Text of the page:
In a large class, I might encourage students to turn to the person next to them and discuss the concept/topic that is being covered in the lecture. Encourage them to come up with questions they might have about the topic. When you bring the class back to order, ask them what they came up with. Usually, because they have just been engaging in discussion about it, and the questions are mutually developed, students are more willing to engage (the more intimate discussions 'carry over' to promote a classroom discussion). This gives you the opportunity to check their learning in terms of level of understanding, and clarify or move on as necessary. - Amie
- I like the idea of a little stretch break - espeically with some of the longer classes. I think that people are often able to focus a lot better afterwards. As a student, I really appreciated when my TA/instructor was honest with the class and said that they were seeing some blank faces. I think that this shows that they are respectful and perceptive to their audience and wanting to do better! Often I found when they mentioned this and posed an open ended question about what was confusing that students would respond and explain what aspects were difficult/confusing, or where they got lost. - Jess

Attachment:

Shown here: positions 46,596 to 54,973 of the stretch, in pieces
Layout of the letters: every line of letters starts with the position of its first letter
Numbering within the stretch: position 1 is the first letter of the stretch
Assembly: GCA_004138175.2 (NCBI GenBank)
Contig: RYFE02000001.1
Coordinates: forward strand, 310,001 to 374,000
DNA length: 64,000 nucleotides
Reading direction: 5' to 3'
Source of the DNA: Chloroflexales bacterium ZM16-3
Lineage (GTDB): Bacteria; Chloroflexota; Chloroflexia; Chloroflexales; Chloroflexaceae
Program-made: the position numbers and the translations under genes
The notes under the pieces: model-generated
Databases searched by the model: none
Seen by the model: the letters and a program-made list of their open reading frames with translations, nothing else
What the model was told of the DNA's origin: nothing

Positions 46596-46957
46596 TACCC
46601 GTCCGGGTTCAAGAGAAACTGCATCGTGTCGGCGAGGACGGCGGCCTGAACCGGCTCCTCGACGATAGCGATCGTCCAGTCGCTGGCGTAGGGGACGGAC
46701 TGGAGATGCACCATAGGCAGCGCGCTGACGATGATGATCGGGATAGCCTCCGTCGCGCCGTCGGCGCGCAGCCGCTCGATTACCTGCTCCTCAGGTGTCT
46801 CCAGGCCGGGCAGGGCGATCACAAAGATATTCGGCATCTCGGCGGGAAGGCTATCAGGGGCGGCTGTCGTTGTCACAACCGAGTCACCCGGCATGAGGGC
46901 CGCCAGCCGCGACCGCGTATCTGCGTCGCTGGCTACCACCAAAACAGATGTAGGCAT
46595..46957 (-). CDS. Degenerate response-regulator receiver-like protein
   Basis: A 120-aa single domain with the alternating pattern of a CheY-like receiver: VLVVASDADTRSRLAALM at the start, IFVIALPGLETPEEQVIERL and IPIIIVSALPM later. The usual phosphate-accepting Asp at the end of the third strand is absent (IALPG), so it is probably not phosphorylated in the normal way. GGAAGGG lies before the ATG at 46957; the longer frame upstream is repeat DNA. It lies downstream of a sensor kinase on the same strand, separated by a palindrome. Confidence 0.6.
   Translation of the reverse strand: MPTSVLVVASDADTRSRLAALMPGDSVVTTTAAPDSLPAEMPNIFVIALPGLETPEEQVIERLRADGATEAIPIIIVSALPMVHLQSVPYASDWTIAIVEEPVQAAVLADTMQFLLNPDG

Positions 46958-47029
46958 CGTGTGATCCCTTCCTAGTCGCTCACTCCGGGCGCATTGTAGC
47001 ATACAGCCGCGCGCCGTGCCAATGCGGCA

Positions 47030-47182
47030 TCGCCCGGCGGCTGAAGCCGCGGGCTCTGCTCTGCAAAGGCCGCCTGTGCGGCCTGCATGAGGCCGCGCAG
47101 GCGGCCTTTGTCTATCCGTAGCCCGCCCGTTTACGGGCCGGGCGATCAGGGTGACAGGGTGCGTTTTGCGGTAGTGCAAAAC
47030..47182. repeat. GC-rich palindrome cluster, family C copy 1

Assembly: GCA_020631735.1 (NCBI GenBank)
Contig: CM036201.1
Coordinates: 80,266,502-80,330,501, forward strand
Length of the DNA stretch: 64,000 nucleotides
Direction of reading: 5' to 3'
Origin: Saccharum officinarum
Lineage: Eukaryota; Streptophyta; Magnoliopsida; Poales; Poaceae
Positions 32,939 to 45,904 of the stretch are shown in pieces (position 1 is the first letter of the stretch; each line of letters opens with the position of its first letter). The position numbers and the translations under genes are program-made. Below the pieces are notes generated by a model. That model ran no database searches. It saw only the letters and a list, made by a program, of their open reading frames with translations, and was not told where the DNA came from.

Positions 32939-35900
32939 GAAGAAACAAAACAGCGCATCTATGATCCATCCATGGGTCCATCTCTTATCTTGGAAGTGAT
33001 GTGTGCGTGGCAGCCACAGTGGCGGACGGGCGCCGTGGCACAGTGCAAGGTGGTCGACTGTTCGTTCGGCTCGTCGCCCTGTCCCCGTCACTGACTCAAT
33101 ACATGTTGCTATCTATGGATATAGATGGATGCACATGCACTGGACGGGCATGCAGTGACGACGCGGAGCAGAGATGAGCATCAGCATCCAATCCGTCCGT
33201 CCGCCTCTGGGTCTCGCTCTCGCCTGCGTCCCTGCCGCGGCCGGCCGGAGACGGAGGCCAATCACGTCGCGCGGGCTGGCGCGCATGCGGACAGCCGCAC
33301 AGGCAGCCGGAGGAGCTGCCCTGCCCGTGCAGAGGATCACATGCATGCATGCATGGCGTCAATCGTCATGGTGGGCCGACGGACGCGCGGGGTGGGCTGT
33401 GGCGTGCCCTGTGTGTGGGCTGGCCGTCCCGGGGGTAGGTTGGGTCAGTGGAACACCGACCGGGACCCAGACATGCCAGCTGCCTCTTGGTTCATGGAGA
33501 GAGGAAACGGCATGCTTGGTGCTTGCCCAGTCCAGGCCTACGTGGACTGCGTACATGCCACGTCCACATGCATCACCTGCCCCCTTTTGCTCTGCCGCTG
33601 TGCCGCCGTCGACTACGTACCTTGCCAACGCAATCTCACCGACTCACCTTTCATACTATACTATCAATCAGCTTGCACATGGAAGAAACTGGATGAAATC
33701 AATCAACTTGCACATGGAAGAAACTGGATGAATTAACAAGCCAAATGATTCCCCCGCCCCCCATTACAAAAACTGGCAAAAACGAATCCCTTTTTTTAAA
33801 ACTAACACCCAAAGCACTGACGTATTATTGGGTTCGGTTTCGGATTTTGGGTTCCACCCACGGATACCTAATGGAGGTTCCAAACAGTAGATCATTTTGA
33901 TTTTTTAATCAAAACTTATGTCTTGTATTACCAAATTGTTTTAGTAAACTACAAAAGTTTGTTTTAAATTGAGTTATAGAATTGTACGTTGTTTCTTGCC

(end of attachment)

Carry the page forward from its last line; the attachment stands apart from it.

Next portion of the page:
30. lack of TA contact with students

31.male student intimidataing female professors

32. emotional students doing well otherwise

33. differentiate between teaching, learning and politics, when in fact all influence each other

So there'are three things that need to be discerned over here. Teaching, Politics and then the learning.

In Pakistan as well as i am sure in India and other underdeveloped and developing countries students and the teachers are the backbone of the politics. Politicians exploit the students and the teaching community for their personal gains and each political party has a vote bank and student wing in every college and university in Pakistan . At times and actually most of the times violence erupts due to conflict of interests between rival groups of students representing different political parties and at times with serious collateral damage .How i would deal with such a most of the times conflict situation . Well ! i had my safe ways of dealing with it and i have survived and i am alive unlike those who died.

The key words that i would use would beYes, i agree with you but i have a confusion about your opinion and i was wondering if you could convince me or persuade me then i am all yours.

This was just to explain the background of this question asked .

After getting over here , i have observed that politics do exist in different quarters of the universities be it a learning community or a teaching one.